# 8 Exercises

## 8.1 II.C.1

Let $$E$$, $$A \in \mathbb C^{n,n}$$ satisfy $$EA=AE$$. Then $$\ker E \cap \ker A = \{0\}$$ implies that $$(E, A)$$ is regular.

Assume that $$\ker A \neq \{0\}$$ is of dimension $$k\geq 1$$. The case that $$k=0$$ is trivial, since $$\lambda E - A$$ is regular for $$\lambda = 0$$. Let $$V_0$$ be the matrix whose columns span $$\ker A$$ and let $$V_\perp$$ be the matrix that consists of all eigenvectors of $$A$$ that are associated with the nonzero eigenvalues.

It holds that,

$AV_0 = 0 \quad \text{and} \quad AV_\perp = V_\perp L_\perp$

with an $$L_\perp \in C^{n-k,n-k}$$ which is invertible. This a consequence of $$V_\perp$$ spanning the $$A$$-invariant subspaces with respect to the nonzero eigenvalues.

Because of $$ABV_0=BAV_0=0$$, it follows that $$\operatorname{span}BV_0 \subset \ker A = \operatorname{span}V_0$$, i.e., $$V_0$$ is a $$B$$-invariant subspace which means that there is a $$K_0\in \mathbb C^{k,k}$$ such that $$BV_0 =V_0K_0$$.

Moreover, because of $$\ker E \cap \ker A = \{0\}$$, the matrix $$K_0$$ has no zero eigenvalues. In fact $$K_0$$ has the same eigenvalues as $$B':=B\bigr|_{V_0}\colon V_0 \to V_0$$, and if $$B'$$ had a zero eigenvalue this would mean that the associated eigenvector would be in $$V_0$$ and, thus, in the kernel of $$A$$.

Moreover, since $$ABV_\perp=BAV_\perp=BVL_\perp$$ meaning that $$BV_\perp$$ is in the $$A$$-invariant subspace related to the nonzero eigenvalues of $$A$$, i.e., $$BV_\perp \subset V_\perp$$, it follows that $$V_\perp$$ is a $$B$$-invariant subspace and, thus, $$BV_\perp = V_\perp K_\perp$$ for some matrix $$K_\perp \in \mathbb C^{n-k,n-k}$$.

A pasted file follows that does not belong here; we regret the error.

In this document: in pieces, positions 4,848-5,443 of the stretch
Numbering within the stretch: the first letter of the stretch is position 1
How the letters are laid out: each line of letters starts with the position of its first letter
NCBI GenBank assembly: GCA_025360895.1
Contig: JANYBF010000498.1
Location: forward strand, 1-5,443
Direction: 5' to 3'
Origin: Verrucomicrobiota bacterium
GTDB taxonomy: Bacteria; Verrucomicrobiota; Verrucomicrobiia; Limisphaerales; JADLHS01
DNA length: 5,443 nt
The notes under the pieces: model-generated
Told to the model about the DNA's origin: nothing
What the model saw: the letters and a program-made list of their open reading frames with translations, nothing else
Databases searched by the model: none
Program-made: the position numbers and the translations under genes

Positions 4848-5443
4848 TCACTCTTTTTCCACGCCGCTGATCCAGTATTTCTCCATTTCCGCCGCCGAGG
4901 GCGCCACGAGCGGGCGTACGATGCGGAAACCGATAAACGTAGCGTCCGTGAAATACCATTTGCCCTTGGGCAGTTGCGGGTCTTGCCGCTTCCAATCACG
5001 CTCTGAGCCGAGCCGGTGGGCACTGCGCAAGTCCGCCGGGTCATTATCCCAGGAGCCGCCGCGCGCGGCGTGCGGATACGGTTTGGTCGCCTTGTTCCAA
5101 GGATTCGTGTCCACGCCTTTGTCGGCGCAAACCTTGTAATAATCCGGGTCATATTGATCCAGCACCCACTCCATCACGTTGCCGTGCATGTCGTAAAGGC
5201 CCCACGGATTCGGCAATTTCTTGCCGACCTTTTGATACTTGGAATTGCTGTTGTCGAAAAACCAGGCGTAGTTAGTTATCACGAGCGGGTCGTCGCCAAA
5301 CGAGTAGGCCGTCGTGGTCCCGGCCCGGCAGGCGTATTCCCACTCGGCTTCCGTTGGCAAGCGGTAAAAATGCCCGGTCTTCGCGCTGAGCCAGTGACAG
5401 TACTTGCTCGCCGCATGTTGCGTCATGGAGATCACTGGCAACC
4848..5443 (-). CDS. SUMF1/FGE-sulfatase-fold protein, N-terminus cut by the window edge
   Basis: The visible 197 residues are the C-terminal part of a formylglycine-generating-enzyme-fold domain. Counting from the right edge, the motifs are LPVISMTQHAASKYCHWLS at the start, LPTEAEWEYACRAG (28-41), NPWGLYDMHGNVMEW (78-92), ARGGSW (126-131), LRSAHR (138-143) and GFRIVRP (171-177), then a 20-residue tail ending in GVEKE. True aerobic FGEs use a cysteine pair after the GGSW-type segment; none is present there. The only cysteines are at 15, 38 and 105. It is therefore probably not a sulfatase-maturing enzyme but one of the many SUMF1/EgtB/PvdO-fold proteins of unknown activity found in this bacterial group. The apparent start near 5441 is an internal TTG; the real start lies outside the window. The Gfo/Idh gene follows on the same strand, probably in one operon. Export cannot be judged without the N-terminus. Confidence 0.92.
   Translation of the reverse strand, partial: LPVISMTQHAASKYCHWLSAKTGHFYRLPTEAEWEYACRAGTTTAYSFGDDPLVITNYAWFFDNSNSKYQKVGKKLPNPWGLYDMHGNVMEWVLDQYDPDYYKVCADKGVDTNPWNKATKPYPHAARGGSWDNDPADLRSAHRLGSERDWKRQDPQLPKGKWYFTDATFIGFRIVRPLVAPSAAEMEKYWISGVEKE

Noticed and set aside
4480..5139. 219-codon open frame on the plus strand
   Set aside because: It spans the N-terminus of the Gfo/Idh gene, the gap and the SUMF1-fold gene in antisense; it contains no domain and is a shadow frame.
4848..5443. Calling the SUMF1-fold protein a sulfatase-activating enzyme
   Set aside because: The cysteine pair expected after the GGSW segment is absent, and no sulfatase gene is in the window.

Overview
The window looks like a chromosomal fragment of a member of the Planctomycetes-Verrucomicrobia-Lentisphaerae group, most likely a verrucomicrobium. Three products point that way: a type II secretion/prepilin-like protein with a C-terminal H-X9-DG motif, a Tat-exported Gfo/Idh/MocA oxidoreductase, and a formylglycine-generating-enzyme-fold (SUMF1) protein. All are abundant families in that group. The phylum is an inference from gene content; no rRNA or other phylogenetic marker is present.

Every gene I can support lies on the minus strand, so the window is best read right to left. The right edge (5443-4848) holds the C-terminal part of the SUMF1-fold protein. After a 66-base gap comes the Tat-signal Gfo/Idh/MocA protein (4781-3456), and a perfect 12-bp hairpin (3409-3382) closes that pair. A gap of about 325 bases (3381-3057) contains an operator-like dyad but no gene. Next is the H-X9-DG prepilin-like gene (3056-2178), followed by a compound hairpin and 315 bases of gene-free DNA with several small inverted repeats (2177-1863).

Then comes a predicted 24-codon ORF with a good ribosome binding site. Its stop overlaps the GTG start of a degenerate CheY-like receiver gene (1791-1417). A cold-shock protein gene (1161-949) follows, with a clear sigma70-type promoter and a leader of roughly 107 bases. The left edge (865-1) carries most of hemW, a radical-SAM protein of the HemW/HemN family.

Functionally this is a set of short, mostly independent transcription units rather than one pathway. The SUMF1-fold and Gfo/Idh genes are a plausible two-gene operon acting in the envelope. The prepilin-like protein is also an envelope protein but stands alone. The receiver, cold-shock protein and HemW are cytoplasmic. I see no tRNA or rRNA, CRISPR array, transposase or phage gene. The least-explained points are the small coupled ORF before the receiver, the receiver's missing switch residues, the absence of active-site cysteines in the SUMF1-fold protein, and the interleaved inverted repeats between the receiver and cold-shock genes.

With $$V:=[V_0 |V_\perp]$$ and the observation that $$V$$ is invertible, since its columns span all of $$\mathbb C^n = \operatorname{span}V_0 \oplus \operatorname{span}V_\perp$$, it follows that $\begin{equation*} \begin{split} \lambda E - A & = (\lambda E - A)VV^{-1} = (\lambda E [V_0 |V_\perp]- A[V_0 |V_\perp])V^{-1} \\ & = ([V_0 K_0 |V_\perp K_\perp]\lambda - [0 |V_\perp L_\perp])V^{-1} \\ & = [V_0 |V_\perp ] \begin{bmatrix} \lambda K_0 & \\ & \lambda K_\perp - L_\perp \end{bmatrix} V^{-1} \end{split} \end{equation*}$ and that $\det (\lambda E - A) = \det (\lambda K_0) \det(\lambda K_\perp - L_\perp)$ is not identically zero, since $$K_0$$ and $$L_\perp$$ are invertible.